The Japanese first learnt that Australians were arriving on Bougainville from a native who had been at Torokina. The news was confirmed in a broadcast by General MacArthur. Opinions were divided concerning the significance of the change, but, in case it was to lead to an offensive, commanders in the field were ordered to meet all patrols with aggressive action. Hyakutake issued an appreciation in which he stated that the courses open to his enemy if he attacked were (a) to land in Gazelle Harbour and at the same time push south across the Jaba, (b) to land at Numa Numa and try to cut the north-south line of communication, or (c) to land on the south coast between the Hari River and Kaukauai and strike at the main base. The force in the Emperor Range was reinforced from the 38th Brigade, 3,000 strong, at Numa Numa and the headquarters of the 81st Regiment moved into the area; the 6th Division established an advanced headquarters at Mosigetta to control the defence of the Jaba River and Gazelle Harbour. It was considered that the new troops would not be able to attack before the middle of January.

The successful attack on Little George by the 9th Battalion on 29th November, six weeks before it was expected, surprised the enemy commanders and convinced them that the Australians were determined to open an offensive. Reinforcements numbering 450 were hurried into the central area (there were 2,000 troops deployed in or forward of Numa Numa) and Colonel Atsushi Kaneko of the 81st Regiment took command. A further 1,000 troops were sent from Kieta and the north to Numa Numa. Hyakutake was convinced that the attack on the Numa Numa trail would be accompanied by a landing at its eastern end with the object of severing his force. The quantity of artillery used in the attack on Little George and later Arty Hill convinced the Japanese that a determined thrust was being made. Arty Hill was defended by men of the 5th and 11th Companies of the 81st Regiment.

Meanwhile the 13th Regiment was attacked on the Jaba River. Lieut-General Kanda of the 6th Division did not propose to contest the south bank of the river, considering that the crossing was merely a feint and the principal offensive would be made by sea; the main body of the defending force-1,500 men – was retained in the Mosigetta area. By January Kanda estimated that one Australian division, its name yet unknown, was south of the Jaba, with 25 guns.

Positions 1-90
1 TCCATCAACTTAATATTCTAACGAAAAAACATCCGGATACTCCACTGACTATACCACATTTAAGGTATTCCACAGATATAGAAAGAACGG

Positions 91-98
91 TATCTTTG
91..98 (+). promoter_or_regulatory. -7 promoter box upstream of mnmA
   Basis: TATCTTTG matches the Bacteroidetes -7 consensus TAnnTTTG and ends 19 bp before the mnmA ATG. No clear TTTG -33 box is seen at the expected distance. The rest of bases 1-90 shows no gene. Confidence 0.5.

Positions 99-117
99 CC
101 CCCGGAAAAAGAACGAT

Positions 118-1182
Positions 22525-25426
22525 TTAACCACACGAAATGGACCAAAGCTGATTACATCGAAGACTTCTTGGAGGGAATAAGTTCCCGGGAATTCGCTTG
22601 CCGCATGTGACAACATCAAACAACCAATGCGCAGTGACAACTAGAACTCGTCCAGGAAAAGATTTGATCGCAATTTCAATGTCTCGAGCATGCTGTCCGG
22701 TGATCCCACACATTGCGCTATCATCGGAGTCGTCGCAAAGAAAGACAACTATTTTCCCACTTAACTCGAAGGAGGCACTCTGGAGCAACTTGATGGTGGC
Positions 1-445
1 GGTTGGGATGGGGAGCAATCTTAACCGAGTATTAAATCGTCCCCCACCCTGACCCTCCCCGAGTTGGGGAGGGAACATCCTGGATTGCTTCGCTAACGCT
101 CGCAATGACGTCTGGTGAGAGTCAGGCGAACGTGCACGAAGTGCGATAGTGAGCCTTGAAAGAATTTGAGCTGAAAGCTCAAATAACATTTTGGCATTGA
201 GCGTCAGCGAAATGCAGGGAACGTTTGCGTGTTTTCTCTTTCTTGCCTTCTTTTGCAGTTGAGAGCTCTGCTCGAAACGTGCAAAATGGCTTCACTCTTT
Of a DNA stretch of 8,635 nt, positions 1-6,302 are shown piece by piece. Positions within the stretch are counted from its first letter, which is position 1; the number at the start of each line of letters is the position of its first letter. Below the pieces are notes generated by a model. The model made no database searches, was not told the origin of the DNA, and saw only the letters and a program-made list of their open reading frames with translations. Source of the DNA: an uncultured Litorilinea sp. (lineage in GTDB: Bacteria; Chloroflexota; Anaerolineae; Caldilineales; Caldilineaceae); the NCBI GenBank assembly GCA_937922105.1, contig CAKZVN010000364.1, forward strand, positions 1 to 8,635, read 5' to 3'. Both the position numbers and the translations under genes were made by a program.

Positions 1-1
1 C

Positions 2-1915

Although the Australians had thus worked out the dispositions of the principal Japanese military units with some precision, the Japanese had gained little knowledge of their enemy’s order of battle and his dispositions. Not even the titles of the major formations were known to them until they were told much later in a broadcast from Australia that troops of the 3rd and 11th Australian Divisions were on Bougainville. The Japanese Intelligence staffs were weak in numbers and training. On Bougainville no Intelligence reports were issued, and, after the surrender, officers were “amazed at the extent of the knowledge the Australians possessed of Japanese units, movements and personalities ... no system existed in XVII Army to produce such results”.49 Their booklet on the Australian

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Army contained only pre-war information. It seems that throughout the war the Japanese acquired little information about the Order of Battle of the Australian home army beyond what they had probably copied from pre-war publications. Until well into 1942 the Australian Army had continued in a carefree fashion to publish in the telephone directories what amounted to a detailed Order of Battle of the home forces, but the Japanese appear to have missed even that opportunity of bringing their information up to date during 1940 and 1941.